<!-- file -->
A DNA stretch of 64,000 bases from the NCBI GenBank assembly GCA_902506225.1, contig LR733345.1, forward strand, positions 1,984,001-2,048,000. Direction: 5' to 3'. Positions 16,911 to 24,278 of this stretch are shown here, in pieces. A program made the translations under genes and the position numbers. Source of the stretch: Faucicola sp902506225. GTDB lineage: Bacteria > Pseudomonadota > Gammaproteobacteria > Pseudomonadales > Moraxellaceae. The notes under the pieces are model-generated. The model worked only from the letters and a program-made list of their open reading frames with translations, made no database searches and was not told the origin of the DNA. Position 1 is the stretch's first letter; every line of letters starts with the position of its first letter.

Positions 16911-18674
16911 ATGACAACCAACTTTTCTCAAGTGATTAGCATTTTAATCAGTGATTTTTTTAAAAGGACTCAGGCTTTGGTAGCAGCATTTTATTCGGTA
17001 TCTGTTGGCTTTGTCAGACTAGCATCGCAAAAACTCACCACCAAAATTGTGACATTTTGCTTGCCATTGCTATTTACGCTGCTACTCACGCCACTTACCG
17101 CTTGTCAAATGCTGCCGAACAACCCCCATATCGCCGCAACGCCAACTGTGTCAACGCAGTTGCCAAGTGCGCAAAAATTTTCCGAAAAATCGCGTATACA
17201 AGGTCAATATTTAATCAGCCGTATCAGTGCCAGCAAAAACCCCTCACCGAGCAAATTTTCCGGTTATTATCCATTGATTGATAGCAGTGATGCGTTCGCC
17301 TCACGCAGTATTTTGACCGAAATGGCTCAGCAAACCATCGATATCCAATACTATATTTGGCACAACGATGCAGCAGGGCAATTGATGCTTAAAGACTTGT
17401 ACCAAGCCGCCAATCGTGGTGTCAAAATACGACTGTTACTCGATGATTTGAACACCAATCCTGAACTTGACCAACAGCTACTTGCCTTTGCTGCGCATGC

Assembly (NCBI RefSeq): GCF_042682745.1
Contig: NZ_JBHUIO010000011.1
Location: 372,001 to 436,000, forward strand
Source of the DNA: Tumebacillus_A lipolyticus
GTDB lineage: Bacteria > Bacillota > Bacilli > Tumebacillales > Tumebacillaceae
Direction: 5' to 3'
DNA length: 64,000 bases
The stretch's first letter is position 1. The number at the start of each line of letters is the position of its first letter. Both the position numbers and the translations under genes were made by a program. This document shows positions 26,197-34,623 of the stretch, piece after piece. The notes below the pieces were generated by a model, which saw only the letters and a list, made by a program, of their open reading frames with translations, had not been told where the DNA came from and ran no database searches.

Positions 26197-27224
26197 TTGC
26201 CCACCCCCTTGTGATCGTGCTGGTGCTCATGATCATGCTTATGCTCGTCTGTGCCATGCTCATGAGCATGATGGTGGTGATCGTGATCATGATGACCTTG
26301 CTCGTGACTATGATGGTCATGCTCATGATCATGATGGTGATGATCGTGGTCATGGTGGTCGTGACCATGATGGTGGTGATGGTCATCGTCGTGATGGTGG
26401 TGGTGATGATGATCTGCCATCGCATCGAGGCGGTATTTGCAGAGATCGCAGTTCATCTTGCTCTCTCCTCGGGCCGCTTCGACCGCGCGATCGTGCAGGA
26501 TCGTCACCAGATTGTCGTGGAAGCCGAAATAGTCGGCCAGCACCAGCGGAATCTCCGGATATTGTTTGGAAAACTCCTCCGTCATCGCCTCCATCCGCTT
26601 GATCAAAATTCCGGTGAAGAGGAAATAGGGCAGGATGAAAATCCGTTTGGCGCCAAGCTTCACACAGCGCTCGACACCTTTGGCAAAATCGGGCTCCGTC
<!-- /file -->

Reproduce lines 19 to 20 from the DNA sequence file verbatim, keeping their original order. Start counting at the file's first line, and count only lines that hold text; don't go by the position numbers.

26201 CCACCCCCTTGTGATCGTGCTGGTGCTCATGATCATGCTTATGCTCGTCTGTGCCATGCTCATGAGCATGATGGTGGTGATCGTGATCATGATGACCTTG
26301 CTCGTGACTATGATGGTCATGCTCATGATCATGATGGTGATGATCGTGGTCATGGTGGTCGTGACCATGATGGTGGTGATGGTCATCGTCGTGATGGTGG